1. Florida Politics

Donald Trump blames Jeb Bush for the recession in Florida

Observers told us that it is foolhardy to pin the meltdown on any single state official, let alone Jeb Bush. The downturn was a nationwide phenomenon, not just a problem in Florida. [AP photo]
Observers told us that it is foolhardy to pin the meltdown on any single state official, let alone Jeb Bush. The downturn was a nationwide phenomenon, not just a problem in Florida. [AP photo]
Published Sep. 20, 2015

Billionaire businessman Donald Trump blamed former Florida Gov. Jeb Bush for the Sunshine State's recession woes, saying Bush's policies were the catalyst for financial disaster.

"Jeb's policies in Florida helped lead to its almost total collapse," Trump tweeted on Sept. 8. "Right after he left he went to work for Lehman Brothers — wow!"

There's no question that Bush oversaw a booming economic climate in Florida while he was governor. Between January 1999 and January 2007, the state's population grew by 3.5 million people, a legacy that is now a cornerstone of Bush's presidential campaign.

He has made repeated boasts about spikes in job growth and cuts in taxation and spending. But he also was fortunate to leave office just as the economy was starting to falter.

The state's housing market, which had skyrocketed even more than the rest of the nation, cratered in the aftermath. Florida eventually lost 1 million of the 1.33 million new jobs that were created during Bush's tenure. Many critics, like Trump, have said Bush can't take credit for the party without accepting the blame for the hangover.

So what caused the financial crisis? It was a mix of factors, leading to a perfect storm as home sales peaked in 2005 and 2006. The combination included untested financial regulations, lax lending, overzealous bankers and traders, poor risk assessment, greedy investors, compliant governments on all levels and a global economy looking for easy money. When the bubble burst, Florida was among the hardest hit because it had gained so much during the boom.

But observers told us that it is foolhardy to pin the meltdown on any single state official, let alone Bush. The downturn was a nationwide phenomenon, not just a problem in Florida.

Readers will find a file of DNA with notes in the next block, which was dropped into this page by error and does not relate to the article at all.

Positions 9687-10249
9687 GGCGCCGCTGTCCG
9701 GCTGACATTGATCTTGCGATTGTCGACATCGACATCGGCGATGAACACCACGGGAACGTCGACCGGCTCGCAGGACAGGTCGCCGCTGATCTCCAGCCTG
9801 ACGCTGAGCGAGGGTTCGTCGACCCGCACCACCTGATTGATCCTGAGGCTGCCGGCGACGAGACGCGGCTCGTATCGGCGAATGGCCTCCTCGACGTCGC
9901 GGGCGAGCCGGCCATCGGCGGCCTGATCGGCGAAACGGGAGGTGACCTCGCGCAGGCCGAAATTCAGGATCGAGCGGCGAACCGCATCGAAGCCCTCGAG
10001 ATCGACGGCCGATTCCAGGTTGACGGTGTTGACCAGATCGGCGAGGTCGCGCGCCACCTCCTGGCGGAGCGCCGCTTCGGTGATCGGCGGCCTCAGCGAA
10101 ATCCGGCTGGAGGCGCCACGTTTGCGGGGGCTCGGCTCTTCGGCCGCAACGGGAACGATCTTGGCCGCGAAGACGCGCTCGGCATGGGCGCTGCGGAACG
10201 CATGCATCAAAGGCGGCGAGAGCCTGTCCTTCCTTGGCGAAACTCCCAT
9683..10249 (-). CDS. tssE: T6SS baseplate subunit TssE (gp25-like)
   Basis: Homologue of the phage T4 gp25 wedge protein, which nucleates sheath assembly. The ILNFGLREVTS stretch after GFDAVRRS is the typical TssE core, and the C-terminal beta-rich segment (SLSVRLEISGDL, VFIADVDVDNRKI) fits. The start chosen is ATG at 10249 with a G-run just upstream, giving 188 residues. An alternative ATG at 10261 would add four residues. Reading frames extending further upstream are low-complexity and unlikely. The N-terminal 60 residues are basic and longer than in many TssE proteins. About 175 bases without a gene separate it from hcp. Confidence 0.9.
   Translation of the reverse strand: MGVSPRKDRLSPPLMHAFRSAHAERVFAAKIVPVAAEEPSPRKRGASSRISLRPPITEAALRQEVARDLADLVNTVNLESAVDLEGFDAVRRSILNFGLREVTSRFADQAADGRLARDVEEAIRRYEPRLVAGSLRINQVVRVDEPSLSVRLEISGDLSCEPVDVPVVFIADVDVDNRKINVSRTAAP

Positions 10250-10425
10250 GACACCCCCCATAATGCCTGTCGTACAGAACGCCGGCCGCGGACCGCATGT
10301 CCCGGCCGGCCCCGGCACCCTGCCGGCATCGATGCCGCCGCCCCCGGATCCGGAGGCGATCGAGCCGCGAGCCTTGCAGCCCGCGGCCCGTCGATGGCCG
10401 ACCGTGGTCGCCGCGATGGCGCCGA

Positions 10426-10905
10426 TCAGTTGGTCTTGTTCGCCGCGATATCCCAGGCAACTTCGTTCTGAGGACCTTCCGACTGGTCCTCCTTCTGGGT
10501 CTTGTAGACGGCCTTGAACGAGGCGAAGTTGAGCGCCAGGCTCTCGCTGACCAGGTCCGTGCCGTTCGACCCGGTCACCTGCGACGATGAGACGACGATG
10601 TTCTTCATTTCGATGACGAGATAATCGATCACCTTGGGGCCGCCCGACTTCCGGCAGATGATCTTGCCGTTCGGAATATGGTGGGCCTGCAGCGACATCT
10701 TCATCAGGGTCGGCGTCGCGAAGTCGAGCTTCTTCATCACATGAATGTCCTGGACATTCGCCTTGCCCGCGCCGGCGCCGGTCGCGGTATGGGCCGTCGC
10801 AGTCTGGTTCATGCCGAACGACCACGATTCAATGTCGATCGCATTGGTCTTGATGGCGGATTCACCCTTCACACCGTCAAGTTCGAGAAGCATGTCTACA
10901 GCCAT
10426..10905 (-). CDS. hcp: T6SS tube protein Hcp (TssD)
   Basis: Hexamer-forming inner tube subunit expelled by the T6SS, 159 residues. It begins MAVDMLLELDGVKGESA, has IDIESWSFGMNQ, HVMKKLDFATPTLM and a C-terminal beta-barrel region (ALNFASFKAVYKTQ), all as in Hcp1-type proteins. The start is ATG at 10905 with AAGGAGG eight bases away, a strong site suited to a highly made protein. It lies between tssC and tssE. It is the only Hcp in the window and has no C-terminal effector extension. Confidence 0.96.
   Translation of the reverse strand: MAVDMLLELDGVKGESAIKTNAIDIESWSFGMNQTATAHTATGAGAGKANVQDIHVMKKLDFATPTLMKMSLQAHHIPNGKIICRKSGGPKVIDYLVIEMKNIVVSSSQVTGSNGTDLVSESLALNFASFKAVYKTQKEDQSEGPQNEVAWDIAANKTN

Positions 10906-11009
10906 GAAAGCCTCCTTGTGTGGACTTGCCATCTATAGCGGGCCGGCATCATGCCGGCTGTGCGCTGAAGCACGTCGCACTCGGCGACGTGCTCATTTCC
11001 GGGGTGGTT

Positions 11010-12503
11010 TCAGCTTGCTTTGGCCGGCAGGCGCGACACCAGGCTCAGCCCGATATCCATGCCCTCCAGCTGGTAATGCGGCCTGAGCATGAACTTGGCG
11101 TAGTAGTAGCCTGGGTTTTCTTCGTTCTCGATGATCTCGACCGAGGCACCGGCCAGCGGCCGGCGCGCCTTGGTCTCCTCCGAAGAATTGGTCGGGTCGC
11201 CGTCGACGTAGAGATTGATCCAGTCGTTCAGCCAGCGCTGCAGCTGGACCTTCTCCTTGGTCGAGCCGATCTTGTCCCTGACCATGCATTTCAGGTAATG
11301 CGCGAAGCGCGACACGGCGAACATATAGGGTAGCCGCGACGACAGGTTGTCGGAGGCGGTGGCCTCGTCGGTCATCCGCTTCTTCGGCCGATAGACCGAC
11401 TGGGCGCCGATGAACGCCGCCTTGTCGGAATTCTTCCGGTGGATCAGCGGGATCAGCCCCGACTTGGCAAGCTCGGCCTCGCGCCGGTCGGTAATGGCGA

"During a time when the global financial system was pumping cheap money into housing, mortgage credit rationally flowed to the fastest growing states," said Kwame Donaldson, an economist at Moody's Analytics. "This system inflated prices in these states to unsustainable levels, and created the boom-and-bust cycle that seems so obvious in retrospect. None of this is Jeb Bush's fault."

That's not to say Bush escapes all culpability. Some economists and experts told us that Bush's actions surely encouraged overbuilding during the boom, and state officials became addicted to the increase in tax revenue it brought, especially for schools. Many of those results were based on Florida's growth management policies, however, which had been in place long before Bush took office.

Under Bush, the state did loosen construction regulations by weakening the Department of Community Affairs, said University of Florida Bureau of Economic and Business Research economist David Denslow, but easing rules on building happened at all levels of government.

It also was a combination of what Bush didn't do that helped fuel the bubble.

"With hindsight, Bush could have discouraged excessive development through more regulation of the mortgage industry, … with speeches saying house prices were too high, and by strongly fighting for higher impact fees," Denslow wrote in an email. "That said, there were similar housing booms in other places that had pretty much avoided them since the early 1970s."

Some states managed to avoid the worst of the recession with policies that controlled growth and borrowing. Texas, for example, did not suffer as badly because the state restricted how much equity homeowners could pull out of their homes.

But other states like Arizona and Nevada joined Florida in disproportionately enjoying the boom and suffering more during the bust. Florida State University economics professor Randall Holcombe added that Florida had the double whammy of losing tourists during the recession, weakening another cornerstone of the state economy.

But none of this nuance is apparent in Trump's accusation, Holcombe said, because the billionaire doesn't give any specifics. (We asked Trump's campaign for evidence but didn't hear back.)

"Only somebody who is very uninformed would blame that downturn on Jeb, or on economic policy at the state level in Florida," Holcombe said.

We rate Trump's statement Mostly False.

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